There is no more important question when it comes to the future than whether we can keep from blowing ourselves up. Given today’s ready availability of weapons of mass destruction and how often conflict dominates the evening news, it can be hard to be optimistic. But, in fact, there is good reason to believe we can avoid such calamity. While we will not see the end of conflict, fundamental changes happening today point toward a growing ability to manage conflict in more mature and healthy ways.
Appreciating just what is changing requires historical perspective. Until very recently, our collective sense of security and purpose has depended on a universal human tendency—we’ve divided humanity into worlds of us and them, of “chosen people” and “evil others.” Such polarized belief has served an important purpose. It has protected us from life’s easily overwhelming uncertainties and complexities.
In our time, it serves us less and less well. When Richard Nixon was President of the U.S., he uttered these chilling words: “It may seem melodramatic to say that the United States and Russia represent Good and Evil, Light and Darkness, God and the Devil. But if we think of it that way, it helps clarify our perspective in the world struggle.” How fortunate that we did not see the outcomes we very well could have.
With ever more dangerous weaponry widely available, our safety hinges increasingly on an ability to get beyond such simplistic assumptions and think and relate in more mature and nuanced ways. We reasonably ask whether this is possible. We might assume that our historical need for enemies is hardwired, part of our genetic heritage. But if it is, we are doomed. Fortunately, by all evidence it is not.
The ability to engage a more complete—more systemic—picture is, in fact, something we are beginning to see. The fall of the Berlin Wall provides the most iconic moment. Few anticipated it, certainly the suddenness of its collapse. And while leaders have taken credit for it, political initiatives in fact had little to do with what we saw. The cause was at once simpler and more profound. In effect, we got bored with what the wall represented. The absoluteness of belief and the knee-jerk polar animosities needed to support it stopped being sufficiently compelling.
As important as the fact of the Berlin Wall’s fall is what has happened—or not happened—since. With the end of the Cold War, “evil empire” animosities between the United States and the former Soviet Union transformed with unprecedented quickness to a relationship of mutual, if often begrudging, respect. And we have not seen major polarization since (though we must keep our fingers crossed).
Work over recent decades at the Institute for Creative Development—a Seattle-based think tank and center for advanced leadership training—provides perspective for understanding these changes. The concept of Cultural Maturity, a notion developed at the Institute, proposes that our times are challenging us to an essential kind of “growing up” as a species. The ability to get beyond our past need for “evil others” is a key theme in this needed—and now manifesting—new chapter in our human story.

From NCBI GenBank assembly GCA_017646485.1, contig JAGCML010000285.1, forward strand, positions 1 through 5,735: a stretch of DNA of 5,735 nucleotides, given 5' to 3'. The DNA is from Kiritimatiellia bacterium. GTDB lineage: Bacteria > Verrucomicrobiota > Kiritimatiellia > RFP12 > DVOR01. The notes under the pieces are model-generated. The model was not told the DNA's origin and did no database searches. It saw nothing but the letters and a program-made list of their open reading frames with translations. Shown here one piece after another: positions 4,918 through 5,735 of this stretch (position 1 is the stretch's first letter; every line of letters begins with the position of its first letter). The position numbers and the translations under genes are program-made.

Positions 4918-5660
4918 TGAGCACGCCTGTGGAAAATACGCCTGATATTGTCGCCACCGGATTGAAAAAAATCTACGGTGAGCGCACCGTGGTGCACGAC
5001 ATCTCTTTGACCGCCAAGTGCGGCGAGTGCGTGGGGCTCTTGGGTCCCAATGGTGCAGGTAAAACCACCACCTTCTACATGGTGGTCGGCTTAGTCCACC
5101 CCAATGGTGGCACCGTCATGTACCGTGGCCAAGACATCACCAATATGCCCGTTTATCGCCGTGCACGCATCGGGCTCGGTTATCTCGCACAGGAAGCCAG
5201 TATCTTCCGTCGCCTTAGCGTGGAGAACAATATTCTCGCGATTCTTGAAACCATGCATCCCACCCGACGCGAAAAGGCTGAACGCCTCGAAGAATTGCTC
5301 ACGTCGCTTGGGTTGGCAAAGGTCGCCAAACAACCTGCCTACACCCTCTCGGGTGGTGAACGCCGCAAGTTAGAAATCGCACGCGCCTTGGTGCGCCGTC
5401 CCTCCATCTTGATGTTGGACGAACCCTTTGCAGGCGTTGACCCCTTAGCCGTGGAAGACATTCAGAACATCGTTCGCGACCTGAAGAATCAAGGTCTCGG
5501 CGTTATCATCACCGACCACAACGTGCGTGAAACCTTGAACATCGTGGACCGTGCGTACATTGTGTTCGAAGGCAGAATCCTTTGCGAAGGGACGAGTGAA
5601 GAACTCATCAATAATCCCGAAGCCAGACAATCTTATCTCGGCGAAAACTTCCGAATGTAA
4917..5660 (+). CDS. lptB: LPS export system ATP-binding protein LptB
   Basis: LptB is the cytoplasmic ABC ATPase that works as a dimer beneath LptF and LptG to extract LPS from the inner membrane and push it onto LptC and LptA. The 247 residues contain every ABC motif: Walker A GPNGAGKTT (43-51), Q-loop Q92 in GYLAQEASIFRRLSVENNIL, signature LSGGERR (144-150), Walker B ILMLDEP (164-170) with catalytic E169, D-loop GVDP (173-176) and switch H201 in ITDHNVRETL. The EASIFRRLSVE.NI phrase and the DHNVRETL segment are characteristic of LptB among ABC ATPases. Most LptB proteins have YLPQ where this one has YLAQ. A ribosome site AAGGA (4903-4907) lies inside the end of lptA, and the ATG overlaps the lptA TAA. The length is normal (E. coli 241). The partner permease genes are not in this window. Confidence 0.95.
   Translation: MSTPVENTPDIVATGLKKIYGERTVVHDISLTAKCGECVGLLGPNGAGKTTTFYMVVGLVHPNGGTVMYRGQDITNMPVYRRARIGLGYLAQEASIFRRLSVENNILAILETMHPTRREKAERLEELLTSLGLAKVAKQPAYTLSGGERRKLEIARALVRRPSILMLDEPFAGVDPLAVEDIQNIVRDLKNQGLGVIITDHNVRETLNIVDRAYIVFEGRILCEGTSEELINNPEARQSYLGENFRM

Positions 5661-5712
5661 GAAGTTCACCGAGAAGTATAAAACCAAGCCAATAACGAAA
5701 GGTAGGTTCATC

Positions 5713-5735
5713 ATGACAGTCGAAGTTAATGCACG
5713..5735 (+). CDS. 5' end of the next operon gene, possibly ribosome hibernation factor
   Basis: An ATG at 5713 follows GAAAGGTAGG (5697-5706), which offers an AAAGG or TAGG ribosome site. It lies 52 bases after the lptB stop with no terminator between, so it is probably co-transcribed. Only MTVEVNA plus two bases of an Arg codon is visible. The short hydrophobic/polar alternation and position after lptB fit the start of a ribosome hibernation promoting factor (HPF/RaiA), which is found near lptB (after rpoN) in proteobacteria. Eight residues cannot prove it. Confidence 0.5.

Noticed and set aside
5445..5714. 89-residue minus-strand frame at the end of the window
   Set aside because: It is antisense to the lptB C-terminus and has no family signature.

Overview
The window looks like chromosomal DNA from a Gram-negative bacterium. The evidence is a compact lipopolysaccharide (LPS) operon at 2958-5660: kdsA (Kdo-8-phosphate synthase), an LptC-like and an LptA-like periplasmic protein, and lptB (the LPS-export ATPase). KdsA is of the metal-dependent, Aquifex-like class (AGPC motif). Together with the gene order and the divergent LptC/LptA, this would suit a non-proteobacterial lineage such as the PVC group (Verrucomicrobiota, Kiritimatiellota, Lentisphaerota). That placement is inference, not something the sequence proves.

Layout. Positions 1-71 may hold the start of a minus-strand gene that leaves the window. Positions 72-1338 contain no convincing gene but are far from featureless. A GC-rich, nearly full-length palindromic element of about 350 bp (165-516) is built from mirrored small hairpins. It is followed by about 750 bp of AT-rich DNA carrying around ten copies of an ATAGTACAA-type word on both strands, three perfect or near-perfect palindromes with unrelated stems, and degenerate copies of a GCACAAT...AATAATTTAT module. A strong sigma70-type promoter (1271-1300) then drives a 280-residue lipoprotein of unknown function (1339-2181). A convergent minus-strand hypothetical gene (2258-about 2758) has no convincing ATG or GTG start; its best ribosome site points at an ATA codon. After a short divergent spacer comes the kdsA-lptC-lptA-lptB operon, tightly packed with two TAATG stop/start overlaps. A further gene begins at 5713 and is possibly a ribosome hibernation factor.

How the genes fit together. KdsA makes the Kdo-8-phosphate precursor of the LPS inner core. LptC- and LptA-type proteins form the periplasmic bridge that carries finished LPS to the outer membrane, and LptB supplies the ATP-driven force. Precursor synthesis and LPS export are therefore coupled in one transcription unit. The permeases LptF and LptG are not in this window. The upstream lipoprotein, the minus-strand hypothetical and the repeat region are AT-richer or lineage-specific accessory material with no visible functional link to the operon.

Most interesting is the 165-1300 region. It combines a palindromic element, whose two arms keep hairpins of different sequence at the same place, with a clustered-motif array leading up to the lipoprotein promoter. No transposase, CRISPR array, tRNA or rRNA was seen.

In recognizing steps made toward more mature relations on the world stage, we need to be careful of misplaced self-congratulation—these changes are only beginnings. But it is also important that we appreciate just how far we have come. In fact we have more recently had ample opportunity to engage in “evil other” thinking. The 9/11 World Trade Center attacks provided every reason to make terrorism the new communism and, in the process, undermine any possibility of effectively addressing it. Or worse, we could have made the Islamic East the new “evil empire” and turned predicted new uncertainties into a clash of civilizations. But while leaders have sometimes played the demon card, to a remarkable degree average citizens have not fallen for the bait. Most people today see terrorism as complex and dreadful, but not a product of people who are themselves inherently evil. Seen from an historical vantage, this fact is remarkable. Seen in relation to the question of whether we are up to what the future more broadly will require, it provides important encouragement.
The ability to bring culturally mature perspective to world conflict is not something we see everywhere. It is most common in the post-industrial world, and even there it is far from universal. Social identity in much of the world remains dependent on “chosen people/evil other” beliefs, and as a result, conflict is all too common. And even where we see solid beginnings, that alone does not guarantee a safe world. Today, globalization means that conflict that in times past would only be local often has much wider ramifications. It is quite possible that weapons of mass destruction will again be used at some time in the future, if not by nations, then by terrorist groups. But the concept of Cultural Maturity invites the possibility of a world in which much of war—at least of the sort we have known—is a thing of the past.
(Cultural Maturity is a concept within Creative Systems Theory, a comprehensive framework for understanding purpose, change, and interrelationship on human systems developed by psychiatrist and futurist Charles M. Johnston and others at the Institute for Creative Development. More information about the concept and its application to critical issues of our time can be found at the Cultural Maturity blog (www.culturalmaturityblog.net).